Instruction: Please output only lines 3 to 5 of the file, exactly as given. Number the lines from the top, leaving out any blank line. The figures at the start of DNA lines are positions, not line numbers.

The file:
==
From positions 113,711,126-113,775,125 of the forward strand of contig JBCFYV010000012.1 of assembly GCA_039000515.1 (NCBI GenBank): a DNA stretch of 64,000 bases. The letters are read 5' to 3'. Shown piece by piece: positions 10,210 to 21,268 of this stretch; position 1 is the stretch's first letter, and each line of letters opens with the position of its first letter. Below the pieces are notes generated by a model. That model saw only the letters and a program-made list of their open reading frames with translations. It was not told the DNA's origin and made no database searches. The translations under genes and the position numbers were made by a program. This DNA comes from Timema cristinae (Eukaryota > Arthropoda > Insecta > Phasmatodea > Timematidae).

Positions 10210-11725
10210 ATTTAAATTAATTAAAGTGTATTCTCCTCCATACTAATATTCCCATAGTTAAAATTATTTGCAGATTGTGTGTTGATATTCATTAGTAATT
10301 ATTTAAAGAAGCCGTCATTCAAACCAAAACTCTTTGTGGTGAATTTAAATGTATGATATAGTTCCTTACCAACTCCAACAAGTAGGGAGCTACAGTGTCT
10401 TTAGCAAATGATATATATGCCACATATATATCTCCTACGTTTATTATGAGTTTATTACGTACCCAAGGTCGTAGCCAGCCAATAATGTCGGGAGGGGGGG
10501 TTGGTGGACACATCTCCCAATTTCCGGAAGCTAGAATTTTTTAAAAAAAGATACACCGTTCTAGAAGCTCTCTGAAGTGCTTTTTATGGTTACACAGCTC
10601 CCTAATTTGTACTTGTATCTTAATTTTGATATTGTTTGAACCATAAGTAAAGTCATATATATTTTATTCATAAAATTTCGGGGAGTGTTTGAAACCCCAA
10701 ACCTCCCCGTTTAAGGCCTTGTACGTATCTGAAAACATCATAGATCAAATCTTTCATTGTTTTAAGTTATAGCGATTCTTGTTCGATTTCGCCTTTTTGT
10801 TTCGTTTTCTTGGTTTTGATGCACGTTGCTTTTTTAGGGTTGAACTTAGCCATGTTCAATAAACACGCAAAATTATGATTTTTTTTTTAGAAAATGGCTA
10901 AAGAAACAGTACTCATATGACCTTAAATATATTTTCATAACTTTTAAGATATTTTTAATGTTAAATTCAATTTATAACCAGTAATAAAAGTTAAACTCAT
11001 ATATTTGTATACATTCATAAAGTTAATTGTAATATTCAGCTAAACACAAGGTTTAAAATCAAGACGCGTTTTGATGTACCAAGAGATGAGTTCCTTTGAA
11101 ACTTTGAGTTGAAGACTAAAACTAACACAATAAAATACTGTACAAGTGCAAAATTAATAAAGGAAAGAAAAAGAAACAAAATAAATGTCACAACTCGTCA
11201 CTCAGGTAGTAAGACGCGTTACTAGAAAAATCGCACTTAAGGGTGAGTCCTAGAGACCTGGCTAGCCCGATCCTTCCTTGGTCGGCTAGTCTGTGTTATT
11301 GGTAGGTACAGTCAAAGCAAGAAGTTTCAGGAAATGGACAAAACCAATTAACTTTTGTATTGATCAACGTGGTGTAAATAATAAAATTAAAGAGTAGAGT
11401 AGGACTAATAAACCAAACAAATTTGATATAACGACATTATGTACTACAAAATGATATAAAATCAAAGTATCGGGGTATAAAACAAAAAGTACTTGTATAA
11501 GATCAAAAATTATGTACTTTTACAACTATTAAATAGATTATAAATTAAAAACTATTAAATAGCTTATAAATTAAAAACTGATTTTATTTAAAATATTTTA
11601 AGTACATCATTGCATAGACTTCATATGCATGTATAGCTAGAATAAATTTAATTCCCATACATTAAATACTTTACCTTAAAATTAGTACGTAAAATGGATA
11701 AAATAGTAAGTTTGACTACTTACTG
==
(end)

10210 ATTTAAATTAATTAAAGTGTATTCTCCTCCATACTAATATTCCCATAGTTAAAATTATTTGCAGATTGTGTGTTGATATTCATTAGTAATT
10301 ATTTAAAGAAGCCGTCATTCAAACCAAAACTCTTTGTGGTGAATTTAAATGTATGATATAGTTCCTTACCAACTCCAACAAGTAGGGAGCTACAGTGTCT
10401 TTAGCAAATGATATATATGCCACATATATATCTCCTACGTTTATTATGAGTTTATTACGTACCCAAGGTCGTAGCCAGCCAATAATGTCGGGAGGGGGGG